I think most people naturally fear taking risks. There’s so much unknown and so many things that can go wrong. Plus, whenever someone takes a foolish risk and falls flat on his or her face, the story of it travels through that person’s network at lightspeed. So add ridicule and embarrassment to results often associated with taking risks.
The topic of risks came up with a few friends recently and I was asked about the worst risk I ever took. While I searched through my memories for the typical things that come to mind like asking out a girl who was way out of my league or investing time and/or effort into a startup, I couldn’t really find anything. Whenever I took social risks when it came to things like dating, I usually was glad about taking the risk — even if things didn’t work out in my favor, I knew to move on. As far as professional risks went, I’ve made my share of blunders with speeches, networking events and even with some of the classes I first offered when I pushed myself beyond my limits. But the blunders were only part of the story — for each of these blunders, there were a number of successes (sometimes just small ones) but these successes (and even mistakes) resulted in a learning experience.
So then what was worst risk I ever took? My worst risk was standing on the sidelines for the first part of my life: being afraid to ask out that girl who looked like a swimsuit model, being afraid to go to a conference or job fair when I was looking for work and being afraid to approach powerful people that could have launched my career into the stratosphere.
2002 was the year that everything changed for me. A great example of this was during that summer when I took a daylong seminar on management skills at a hotel. When we broke for lunch, I walked over to the restaurant within the hotel and stared at the menu posted by the door (I’m a very picky eater so I always do this before walking into a restaurant). I noticed a woman from my class doing the same thing so I struck up a conversation with her and invited her to join me. She accepted just as a group of several other women from the class walked over so I extended the invitation to them as well. We all had a nice lunch together and had some fun conversations.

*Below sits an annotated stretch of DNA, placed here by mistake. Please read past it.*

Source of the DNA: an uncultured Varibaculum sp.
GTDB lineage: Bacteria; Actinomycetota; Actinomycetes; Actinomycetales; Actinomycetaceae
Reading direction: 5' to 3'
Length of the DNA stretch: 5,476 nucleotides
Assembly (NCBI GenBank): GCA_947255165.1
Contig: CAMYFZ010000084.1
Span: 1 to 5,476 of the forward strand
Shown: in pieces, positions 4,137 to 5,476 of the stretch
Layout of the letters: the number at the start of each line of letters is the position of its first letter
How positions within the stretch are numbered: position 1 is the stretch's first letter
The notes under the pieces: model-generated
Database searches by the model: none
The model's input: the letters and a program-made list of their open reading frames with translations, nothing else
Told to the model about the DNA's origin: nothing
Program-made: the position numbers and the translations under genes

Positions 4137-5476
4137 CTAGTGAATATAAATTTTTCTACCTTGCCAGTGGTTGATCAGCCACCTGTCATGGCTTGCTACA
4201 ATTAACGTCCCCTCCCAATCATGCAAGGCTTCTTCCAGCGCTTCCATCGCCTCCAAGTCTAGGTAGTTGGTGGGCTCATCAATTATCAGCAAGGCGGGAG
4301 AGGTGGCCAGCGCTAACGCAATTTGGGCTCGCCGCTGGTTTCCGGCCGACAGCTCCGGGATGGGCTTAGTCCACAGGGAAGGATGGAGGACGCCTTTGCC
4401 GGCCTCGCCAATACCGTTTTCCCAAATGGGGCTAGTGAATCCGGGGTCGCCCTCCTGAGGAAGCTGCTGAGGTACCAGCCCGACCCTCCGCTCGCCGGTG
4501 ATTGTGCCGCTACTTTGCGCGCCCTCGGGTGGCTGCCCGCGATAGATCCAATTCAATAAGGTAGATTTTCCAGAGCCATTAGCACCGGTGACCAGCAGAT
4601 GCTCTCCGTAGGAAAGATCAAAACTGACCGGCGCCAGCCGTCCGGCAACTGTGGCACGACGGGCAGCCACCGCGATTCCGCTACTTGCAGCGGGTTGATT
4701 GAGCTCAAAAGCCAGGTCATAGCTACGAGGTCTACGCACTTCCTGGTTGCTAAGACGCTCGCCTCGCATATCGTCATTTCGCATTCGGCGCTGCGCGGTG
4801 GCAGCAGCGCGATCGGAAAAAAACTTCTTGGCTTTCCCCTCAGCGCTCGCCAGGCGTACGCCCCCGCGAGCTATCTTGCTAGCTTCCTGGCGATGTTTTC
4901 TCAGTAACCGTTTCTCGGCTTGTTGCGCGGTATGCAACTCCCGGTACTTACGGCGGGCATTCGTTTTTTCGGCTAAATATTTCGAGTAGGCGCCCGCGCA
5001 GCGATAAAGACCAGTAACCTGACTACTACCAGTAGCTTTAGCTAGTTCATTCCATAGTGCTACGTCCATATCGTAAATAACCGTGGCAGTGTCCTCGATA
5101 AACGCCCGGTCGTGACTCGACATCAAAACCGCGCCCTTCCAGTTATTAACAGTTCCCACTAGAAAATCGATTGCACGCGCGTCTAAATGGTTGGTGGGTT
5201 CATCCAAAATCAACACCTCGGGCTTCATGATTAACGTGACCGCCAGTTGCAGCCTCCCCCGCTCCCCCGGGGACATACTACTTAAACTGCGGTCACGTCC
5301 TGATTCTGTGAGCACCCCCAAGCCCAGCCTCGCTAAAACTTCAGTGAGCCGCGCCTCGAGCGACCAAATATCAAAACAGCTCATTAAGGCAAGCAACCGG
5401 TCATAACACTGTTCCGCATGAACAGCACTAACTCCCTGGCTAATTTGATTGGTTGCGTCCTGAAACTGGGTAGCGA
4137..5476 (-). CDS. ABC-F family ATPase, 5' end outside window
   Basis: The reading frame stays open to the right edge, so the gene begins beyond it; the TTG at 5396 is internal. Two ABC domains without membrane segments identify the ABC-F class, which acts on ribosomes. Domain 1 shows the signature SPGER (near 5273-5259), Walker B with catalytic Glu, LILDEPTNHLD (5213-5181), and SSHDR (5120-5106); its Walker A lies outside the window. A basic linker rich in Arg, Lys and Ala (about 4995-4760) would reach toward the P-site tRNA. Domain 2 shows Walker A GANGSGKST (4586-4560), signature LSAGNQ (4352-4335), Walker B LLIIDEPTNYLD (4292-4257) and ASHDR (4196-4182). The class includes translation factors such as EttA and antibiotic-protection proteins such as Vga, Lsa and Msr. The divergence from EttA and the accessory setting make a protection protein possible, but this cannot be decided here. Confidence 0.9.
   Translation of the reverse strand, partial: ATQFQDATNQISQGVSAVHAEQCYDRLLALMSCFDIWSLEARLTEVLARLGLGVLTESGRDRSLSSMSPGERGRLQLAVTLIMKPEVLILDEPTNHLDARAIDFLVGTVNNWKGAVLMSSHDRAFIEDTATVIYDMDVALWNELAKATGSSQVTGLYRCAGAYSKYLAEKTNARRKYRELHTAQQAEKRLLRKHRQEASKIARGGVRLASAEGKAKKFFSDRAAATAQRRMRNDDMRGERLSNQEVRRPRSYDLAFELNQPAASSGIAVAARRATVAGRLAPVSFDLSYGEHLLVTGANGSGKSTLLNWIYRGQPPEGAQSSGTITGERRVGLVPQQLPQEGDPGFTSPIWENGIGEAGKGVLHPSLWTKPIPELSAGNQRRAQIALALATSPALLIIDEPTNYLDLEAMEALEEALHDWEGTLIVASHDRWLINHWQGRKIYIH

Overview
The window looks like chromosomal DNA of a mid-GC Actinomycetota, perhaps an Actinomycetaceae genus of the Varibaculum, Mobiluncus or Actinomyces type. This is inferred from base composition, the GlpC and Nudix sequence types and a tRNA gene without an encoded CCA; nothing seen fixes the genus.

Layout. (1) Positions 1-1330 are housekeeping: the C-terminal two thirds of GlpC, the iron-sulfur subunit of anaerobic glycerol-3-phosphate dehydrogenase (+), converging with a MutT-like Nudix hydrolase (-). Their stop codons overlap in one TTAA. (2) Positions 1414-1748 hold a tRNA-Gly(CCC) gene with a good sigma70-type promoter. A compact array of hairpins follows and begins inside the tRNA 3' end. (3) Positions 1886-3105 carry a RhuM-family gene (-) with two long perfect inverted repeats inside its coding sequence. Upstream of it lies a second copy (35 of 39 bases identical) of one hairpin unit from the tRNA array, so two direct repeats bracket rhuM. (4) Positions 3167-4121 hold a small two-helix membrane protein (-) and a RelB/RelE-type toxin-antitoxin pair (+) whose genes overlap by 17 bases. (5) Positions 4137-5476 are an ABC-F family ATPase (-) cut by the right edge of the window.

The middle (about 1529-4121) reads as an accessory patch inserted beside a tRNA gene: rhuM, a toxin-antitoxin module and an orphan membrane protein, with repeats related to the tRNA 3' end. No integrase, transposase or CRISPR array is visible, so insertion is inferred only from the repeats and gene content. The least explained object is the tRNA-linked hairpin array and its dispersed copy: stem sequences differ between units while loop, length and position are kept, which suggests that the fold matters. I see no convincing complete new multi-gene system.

Now compare that with the summer before when I didn’t take risks. I went into Boston for an all day seminar on entrepreneurship. At the session before the break, I saw a number of people sitting by themselves that I could have invited to lunch but I was afraid to. So I had lunch all by myself that day. Had I taken a risk, what was the worst that could have happened? Someone could have said “no” — that’s all I can think of.
In my classes I teach attendees about the importance of knowing what works best for you. I sometimes offer two or more ways to deal with a task or overcome a fear and ask people to try them all out to figure out what works best of them. I’ve put this to practice in my own life as I know what works for me and what doesn’t. And truthfully, when it comes to risk there is still a part of me that wants to run away from it. So one of the things I’ve found helpful is to take that risk right away before I have a chance to talk myself out of it.
I wish email, cell phones, texting and social media existed when I was in high school because I found myself bravest at night. That’s when I’d have a Jerry McGuire—like idea that I was itching to take action on but back then, I had to wait for school the next day to take the action. I remember lying in my bed working out the words that I’d use to ask a girl out or to mend a broken friendship or talk a teacher about something bothering me. But by morning my senses would set in and then I’d either talk myself out of it or lose my courage.
Today, I catch myself over-thinking things. Maybe I want to connect with someone or post something that’s more of a personal story rather than a self-help article. I may decide that it’s too crazy of an idea or it doesn’t fit in with the image I’m trying to project. And in the case of connecting, sometimes I fear that I’ll get rejected by the other party. But I found a trick to help me with this. I just do it before I can talk myself out of it. Yes, it’s that simple.
Of course, from time to time I do things that I sometimes wish I hadn’t, but it’s usually small stuff. Things like client negotiations, course development and marketing copy are all things that I make sure are well thought out – no impulse risk taking there. But adding someone I haven’t talked to in fifteen years as a friend on Facebook and sending them a cheesy message about the good old days — well, if that’s the worst someone can fault me for then so be it.
So the next time you’re faced with something that seems risky (and as long as no one’s safety is involved), think about the risk of not giving it a try. So what if you get up in front of a group of strangers to sing karaoke and they laugh at you. So what if you try to connect with someone on a social media site and they ignore your request. A friend of mine once said that with seven billion people on this planet, it’s okay if a couple hundred million don’t like you. So give it a shot — you won’t know what could come out of it until you do.
James Feudo owns the Boston Web Design Agency JVF Solutions and loves blogging about personal development and communication in his spare time.